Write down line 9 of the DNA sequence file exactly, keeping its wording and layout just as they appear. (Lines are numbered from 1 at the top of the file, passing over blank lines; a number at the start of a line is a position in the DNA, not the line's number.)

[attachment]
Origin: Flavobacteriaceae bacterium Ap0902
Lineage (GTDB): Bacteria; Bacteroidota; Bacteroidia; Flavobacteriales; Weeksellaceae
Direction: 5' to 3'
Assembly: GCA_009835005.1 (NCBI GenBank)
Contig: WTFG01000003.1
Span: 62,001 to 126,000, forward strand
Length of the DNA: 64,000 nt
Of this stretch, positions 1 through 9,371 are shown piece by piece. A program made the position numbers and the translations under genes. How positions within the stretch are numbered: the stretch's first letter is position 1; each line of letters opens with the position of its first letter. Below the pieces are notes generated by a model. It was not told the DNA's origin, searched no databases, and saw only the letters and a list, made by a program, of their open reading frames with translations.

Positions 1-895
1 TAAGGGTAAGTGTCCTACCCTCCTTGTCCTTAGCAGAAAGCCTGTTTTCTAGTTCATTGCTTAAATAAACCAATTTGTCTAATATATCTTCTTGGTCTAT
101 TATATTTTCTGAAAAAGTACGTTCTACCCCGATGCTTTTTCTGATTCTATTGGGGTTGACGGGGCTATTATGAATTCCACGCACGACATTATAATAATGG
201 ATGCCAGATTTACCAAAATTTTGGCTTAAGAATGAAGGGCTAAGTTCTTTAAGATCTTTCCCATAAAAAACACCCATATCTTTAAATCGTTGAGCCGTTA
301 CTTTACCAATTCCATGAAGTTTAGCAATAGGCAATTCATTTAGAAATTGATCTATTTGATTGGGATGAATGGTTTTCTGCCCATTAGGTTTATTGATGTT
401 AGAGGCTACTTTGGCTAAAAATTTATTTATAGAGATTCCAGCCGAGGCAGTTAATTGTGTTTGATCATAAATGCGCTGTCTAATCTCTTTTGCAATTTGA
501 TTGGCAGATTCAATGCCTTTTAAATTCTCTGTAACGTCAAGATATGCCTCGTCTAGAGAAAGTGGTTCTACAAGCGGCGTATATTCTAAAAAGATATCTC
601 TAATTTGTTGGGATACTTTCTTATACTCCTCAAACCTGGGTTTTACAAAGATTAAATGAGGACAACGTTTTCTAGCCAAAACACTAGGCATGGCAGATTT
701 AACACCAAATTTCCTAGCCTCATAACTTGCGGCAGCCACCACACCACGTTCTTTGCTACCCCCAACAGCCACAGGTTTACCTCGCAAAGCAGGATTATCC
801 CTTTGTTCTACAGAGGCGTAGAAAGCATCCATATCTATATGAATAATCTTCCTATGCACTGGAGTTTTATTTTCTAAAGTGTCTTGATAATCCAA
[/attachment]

Positions 1-895